Trying to do too much carries the cost of not doing any of the things well. When value judgments must be made, there will be a cost, and, as this professor-parent who became “just a parent” attests, there was a cost in leaving work, but it was done in service of another value, one that was being valued more and, in the end, one that required — for her — leaving something else behind. She assumed the cost.
Character builds on commitment and the follow-through necessary to fulfill commitments. Who we are changes, grows and develops as we assume the cost of the sacrifices we make for our commitments. And sacrifice itself requires discipline.
|Basic Character Skills of Character Formation for Young People
◗ The ability to be selective and deliberate with their commitments
◗ Paying attention to the people they are with, in person
◗ Recognizing the costs involved in valuing something, and assuming that cost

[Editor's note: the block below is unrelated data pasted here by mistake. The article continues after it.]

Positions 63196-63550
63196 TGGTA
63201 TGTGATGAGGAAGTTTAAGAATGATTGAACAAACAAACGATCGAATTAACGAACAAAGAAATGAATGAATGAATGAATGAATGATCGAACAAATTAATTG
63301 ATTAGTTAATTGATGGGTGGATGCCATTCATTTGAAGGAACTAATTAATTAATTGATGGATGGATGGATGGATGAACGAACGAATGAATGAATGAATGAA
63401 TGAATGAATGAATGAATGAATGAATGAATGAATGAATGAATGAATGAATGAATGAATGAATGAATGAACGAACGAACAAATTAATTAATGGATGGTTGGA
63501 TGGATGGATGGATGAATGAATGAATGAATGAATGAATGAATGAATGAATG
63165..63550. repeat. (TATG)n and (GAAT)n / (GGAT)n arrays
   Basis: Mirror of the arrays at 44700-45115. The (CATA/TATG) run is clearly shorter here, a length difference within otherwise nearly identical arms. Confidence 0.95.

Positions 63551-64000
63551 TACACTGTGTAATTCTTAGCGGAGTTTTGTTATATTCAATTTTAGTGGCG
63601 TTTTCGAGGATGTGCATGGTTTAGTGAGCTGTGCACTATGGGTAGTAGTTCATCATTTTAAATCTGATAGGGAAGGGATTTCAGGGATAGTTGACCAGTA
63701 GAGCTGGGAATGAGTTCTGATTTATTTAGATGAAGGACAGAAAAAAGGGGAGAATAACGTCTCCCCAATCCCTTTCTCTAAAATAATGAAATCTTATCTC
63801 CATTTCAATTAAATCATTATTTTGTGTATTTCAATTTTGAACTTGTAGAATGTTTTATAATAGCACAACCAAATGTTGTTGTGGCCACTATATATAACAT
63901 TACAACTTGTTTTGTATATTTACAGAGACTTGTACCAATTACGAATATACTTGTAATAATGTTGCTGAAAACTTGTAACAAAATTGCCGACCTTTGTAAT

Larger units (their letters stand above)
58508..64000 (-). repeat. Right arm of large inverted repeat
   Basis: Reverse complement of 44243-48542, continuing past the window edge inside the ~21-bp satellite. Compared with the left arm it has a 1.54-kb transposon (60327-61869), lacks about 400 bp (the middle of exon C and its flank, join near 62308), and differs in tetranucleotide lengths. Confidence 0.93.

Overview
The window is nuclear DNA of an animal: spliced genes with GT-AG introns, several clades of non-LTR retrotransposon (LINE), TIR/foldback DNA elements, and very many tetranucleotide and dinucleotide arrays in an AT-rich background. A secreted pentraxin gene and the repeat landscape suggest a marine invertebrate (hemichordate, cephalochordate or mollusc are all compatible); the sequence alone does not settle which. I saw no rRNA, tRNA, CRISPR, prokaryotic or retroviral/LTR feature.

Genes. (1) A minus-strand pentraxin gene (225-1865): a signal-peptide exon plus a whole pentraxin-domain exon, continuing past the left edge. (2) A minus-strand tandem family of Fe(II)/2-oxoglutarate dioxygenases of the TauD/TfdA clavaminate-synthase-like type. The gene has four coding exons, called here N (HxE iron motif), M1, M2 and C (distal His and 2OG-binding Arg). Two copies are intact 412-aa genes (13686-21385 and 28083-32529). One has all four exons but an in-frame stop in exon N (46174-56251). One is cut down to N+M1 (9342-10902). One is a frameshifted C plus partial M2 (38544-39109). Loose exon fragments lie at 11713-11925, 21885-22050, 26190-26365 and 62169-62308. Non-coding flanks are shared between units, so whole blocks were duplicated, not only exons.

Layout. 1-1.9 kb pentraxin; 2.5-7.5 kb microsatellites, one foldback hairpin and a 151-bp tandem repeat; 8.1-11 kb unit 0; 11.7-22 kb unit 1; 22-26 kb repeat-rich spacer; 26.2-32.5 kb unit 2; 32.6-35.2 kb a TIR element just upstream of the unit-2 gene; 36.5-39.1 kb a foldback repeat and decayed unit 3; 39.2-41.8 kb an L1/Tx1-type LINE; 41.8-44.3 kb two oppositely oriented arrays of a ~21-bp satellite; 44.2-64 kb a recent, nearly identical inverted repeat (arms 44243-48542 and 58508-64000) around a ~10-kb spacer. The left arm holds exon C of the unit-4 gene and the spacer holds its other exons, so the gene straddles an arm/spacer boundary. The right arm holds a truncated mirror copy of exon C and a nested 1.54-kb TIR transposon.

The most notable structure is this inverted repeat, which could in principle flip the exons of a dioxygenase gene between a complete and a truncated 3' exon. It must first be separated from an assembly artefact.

◗ Taking responsibility for having to break commitments and communicating clearly why
A distinctively Catholic character builds from a foundational discipline that also happens to be the discipline most frequently neglected in our modern lives: the discipline of Sabbath rest. As I said at the beginning, the Christian life does not culminate in what we do but in who we become in response to — and as we participate in — God’s love. The regular practice of Sabbath rest — which is itself both a sacrifice and a commitment — is about practicing what we are to become. It is essential for developing a truly Christian, Catholic character.
When all the work of creation was complete, God himself rested. When all the work of the world is complete, God invites us to share in that rest. When all the upheavals and revolutions of the Book of Revelation are complete, all that remains is the heavenly city that is the eternal rest of God, in which the saints find their everlasting home (see Rv 21-22).